Intermediate Japanese Grammar Guide Part II

Welcome to our Intermediate Japanese Grammar Guide Series Part II! Believe that you have read Part I. Here are the grammar points that we will be learning today:
N + からすると

Grammar point 1: N+らしい/っぽい/みたい

Japanese intermediate grammar N+らしい/っぽい/みたい
To convey the meaning of an object or person looking like something or being similar to something in Japanese, we can use Noun + らしい,っぽい or みたい. each of these words is slightly different from one another in terms of their usage and meaning.
N + らしい
らしい is used when all characteristics of the subject are fulfilled and it is just how it supposed to be.
For example:
It is such a Japanese habit to always separate rubbish for recycling.
Ms. Tanaka always wear nice clothes, such a feminine lady
N + っぽい
N + っぽい is used in situations where the subject is similar or close to something which it is not supposed to be. It sometimes conveys a negative feeling of inappropriateness
That boy’s hair is long, which makes him looks like a girl.
Mr. Yoshida is always stubborn just like a kid
N + みたい
Similar to っぽい、みたい is used to describe has a neutral nuance, the description can usually be appropriate or inappropriate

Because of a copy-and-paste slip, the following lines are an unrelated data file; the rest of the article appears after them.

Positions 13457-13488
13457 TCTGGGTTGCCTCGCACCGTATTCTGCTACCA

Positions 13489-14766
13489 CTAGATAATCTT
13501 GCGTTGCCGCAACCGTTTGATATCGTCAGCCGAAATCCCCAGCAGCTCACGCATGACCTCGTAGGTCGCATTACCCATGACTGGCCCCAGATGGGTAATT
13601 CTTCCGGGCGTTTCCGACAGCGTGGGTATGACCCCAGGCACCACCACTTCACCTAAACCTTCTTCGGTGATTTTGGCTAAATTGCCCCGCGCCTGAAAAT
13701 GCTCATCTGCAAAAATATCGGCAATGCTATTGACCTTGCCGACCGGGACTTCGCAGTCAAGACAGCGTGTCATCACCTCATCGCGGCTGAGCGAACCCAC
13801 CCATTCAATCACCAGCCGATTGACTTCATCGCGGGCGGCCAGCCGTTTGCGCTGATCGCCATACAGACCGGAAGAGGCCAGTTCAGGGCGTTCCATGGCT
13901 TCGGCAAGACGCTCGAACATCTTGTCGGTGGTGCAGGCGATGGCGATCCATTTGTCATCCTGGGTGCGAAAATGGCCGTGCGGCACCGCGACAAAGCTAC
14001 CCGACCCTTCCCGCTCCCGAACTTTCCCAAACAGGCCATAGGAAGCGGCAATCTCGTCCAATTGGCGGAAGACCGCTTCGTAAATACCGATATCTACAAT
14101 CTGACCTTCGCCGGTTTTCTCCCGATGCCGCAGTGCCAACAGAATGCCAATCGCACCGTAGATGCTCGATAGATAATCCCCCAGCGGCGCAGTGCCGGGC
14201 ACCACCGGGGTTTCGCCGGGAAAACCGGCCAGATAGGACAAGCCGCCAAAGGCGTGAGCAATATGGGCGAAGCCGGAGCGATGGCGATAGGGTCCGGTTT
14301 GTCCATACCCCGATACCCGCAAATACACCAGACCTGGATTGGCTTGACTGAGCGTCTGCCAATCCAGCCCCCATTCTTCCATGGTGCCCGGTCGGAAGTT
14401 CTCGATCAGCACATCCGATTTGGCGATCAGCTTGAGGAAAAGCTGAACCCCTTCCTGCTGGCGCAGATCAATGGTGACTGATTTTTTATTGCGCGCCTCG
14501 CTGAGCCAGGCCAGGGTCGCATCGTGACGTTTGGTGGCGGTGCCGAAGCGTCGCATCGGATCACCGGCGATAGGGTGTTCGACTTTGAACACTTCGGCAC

This cat cries like a baby.
Today is cool like in Autumn although it is summer now.

Grammar Point 2: ~というより/といっても

Japanese Intermediate Grammar ~というより/といっても
というより means “rather than”, it is used when correcting something said previously to a more suitable description.
How to use:
verb short form: というより
noun + というより
Adjective + というより
Mr. Tanaka feels like a friend rather than a teacher.
Rather than studying, I am just anyhow reading the textbook.


Another similar expression, ~といっても is used to lower the level of something previously said. It means “That said”, “having said”.
I can understand Japanese, that said, I can only read Hiragana and Katakana.
Having said that this suit is expensive, I can buy it with just a week’s salary.

Grammar Point 3:わりに/なんか

Japanese Intermediate Grammar わりに/なんか
わりに is used to express the unexpected result of the previous expression. The result can either be positive or negative.
How to use:
verb short form: わりに
noun + の+わりに
Adjective + わりに/なわりに
Although the cake is cheap, it is delicious
I was losing weight yet I got fatter
one of the ways なんて is used is expressing the unexpected occurrence of something.
i have never expected myself to win a lottery?
I have never expected Takahashi to solve that question
How to Use:
Verb short form +なんて
Adj + なんて
Noun + なんて

N + からすると

Japanese Intermediate Grammar N + からすると
~からすると is used when judging something from another person’s view.
For example,
1000 yen is a considerable amount of money to a pupil.
Although I am very confident in Maths, it is not there yet judging from my teacher.
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Basic Grammar Guide Series:
Basic Japanese Grammar Guide Part I
Basic Japanese Grammar Guide Part II
Basic Japanese Grammar Guide Part III
Basic Japanese Grammar Guide Part IV
Intermediate Grammar Guide Series
Intermediate Grammar Guide Part I

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